Investors have given Ottawa’s Minto Apartment REIT the green light to redevelop a bigger share of its rental properties as the organization looks to add to its stable of rental suites in the Toronto area.
Under its declaration of trust with the province of Ontario, the REIT had previously been allowed to redevelop a maximum of 10 per cent of the total book value of its investments at any one time.
Earlier this week, the REIT’s unitholders voted to raise that limit to 20 per cent, effectively giving the company the go-ahead to add many more new doors to its existing properties in a single round of development.
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Dan Dixon, Minto Group’s senior vice-president of finance and investor relations, said the REIT is currently looking at building a significant number of new apartment units at three of its existing Toronto sites. All three projects are in the planning stages, but Dixon said under the old limits the organization would have had to spread the redevelopments out over a longer period.
“We very much want to move forward with the development of those projects, but we would have to do them one at a time,” he said. “That gives us the capacity to do those projects and others like them as they come down the pipe.”
The current gross book value of Minto REIT’s properties is about $2.16 billion, meaning the company will now be able to redevelop roughly $430 million worth of assets at any given time.
Dixon said REITs came to prominence in the early 1990s as a means of providing steady income streams for investors, and caps were put in place to prevent them from delving too deeply into more volatile development activities.
But today’s unitholders are looking for higher rates of return, he says, meaning they’re more willing to loosen the reins on investment trusts.
“Investors are much more comfortable with REITs today doing some development,” Dixon said.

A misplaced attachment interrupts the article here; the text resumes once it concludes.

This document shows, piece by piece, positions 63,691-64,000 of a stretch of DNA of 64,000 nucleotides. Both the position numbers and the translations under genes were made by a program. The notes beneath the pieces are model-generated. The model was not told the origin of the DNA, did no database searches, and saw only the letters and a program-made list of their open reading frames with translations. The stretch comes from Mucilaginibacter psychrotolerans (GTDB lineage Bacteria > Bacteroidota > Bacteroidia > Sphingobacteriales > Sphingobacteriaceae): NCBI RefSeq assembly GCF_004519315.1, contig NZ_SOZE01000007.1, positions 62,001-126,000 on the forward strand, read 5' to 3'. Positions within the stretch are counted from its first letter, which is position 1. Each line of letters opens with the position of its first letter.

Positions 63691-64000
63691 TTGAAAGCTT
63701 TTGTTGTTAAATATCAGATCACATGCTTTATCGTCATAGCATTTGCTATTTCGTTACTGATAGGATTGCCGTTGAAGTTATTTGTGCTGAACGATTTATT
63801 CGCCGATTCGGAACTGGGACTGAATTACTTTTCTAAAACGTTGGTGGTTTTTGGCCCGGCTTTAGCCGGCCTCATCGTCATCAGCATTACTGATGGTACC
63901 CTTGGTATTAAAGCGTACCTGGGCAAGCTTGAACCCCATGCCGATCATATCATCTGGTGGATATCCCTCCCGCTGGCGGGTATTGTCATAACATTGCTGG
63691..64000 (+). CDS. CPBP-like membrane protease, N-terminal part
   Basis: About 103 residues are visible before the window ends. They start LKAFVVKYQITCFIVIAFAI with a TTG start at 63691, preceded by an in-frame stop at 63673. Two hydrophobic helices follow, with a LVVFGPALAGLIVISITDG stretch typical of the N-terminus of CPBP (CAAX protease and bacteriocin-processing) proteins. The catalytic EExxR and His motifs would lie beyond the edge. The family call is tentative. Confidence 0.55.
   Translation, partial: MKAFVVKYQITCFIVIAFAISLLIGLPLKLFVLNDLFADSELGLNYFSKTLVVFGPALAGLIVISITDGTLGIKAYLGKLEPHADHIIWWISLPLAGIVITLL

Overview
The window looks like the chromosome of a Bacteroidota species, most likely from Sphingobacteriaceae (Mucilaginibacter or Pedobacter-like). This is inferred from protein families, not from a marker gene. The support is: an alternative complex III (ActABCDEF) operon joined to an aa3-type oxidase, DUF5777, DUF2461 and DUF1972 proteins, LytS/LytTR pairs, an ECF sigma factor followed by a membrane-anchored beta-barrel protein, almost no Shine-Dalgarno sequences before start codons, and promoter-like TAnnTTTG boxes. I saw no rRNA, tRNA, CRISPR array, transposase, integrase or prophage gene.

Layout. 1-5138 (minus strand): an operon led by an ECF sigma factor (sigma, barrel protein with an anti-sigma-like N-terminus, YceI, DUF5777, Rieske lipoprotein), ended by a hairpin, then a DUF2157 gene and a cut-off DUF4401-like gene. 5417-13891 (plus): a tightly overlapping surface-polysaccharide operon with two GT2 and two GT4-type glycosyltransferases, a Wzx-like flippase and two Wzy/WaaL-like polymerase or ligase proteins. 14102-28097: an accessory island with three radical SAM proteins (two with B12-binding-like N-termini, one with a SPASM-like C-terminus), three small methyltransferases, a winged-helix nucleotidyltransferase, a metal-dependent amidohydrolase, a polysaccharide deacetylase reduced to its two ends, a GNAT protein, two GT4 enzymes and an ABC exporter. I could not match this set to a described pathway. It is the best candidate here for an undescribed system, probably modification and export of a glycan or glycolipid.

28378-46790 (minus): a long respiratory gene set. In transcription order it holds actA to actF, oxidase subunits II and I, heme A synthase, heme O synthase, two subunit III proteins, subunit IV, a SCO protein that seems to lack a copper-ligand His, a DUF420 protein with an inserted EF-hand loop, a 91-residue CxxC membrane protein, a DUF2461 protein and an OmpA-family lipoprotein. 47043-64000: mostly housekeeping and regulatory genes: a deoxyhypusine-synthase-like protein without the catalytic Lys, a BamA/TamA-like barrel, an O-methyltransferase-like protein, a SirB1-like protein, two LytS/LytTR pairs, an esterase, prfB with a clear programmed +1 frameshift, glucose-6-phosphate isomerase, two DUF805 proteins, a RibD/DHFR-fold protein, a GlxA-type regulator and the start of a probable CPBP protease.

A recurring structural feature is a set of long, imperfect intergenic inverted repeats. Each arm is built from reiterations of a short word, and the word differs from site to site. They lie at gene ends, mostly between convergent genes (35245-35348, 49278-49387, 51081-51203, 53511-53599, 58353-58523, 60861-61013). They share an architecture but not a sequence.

He said Minto, which launched in 2018, chose the 10 per cent limit because it was the industry standard at the time.
“To be honest, we just didn’t think we would get tripped up by it,” Dixon explained.
Minto’s unitholders also approved raising the maximum share of investments the REIT can hold in mortgages and other loans from 15 to 20 per cent.
That will allow the organization to invest in more projects such as Minto Group’s 99 Fifth Avenue proposal, which calls for about 160 purpose-built rental units at the corner of Bank Street and Fifth Avenue in the Glebe.
Minto REIT has loaned Minto Group, its privately owned sister company, money to finance the Fifth Avenue project. In exchange, the REIT has the option to purchase the development for 95 per cent of its fair value once construction is completed.
Dixon said the investment trust is also looking at upgrading and adding more suites at its existing rental properties in the National Capital Region.
“The Ottawa market has been incredibly strong, and we would love to do more intensification here if possible,” he said.
Earlier this month, Minto REIT said it remained in a “strong financial position” despite the COVID-19 crisis.
Minto said its funds from operations – a key cash-flow metric for REITs – rose more than 65 per cent in the first quarter of 2020 to $12.1 million compared with $7.3 million a year earlier. Average monthly rents on the more than 4,500 properties the REIT has owned for at least a year jumped 12.8 per cent from $1,417 in March 2019 to $1,599 in March of this year.
Minto REIT owns 29 multi-residential properties in Ottawa, Toronto, Montreal, Calgary and Edmonton with more than 7,200 apartment units. The company’s shares were down eight cents to $19.88 in mid-afternoon trading on the Toronto Stock Exchange.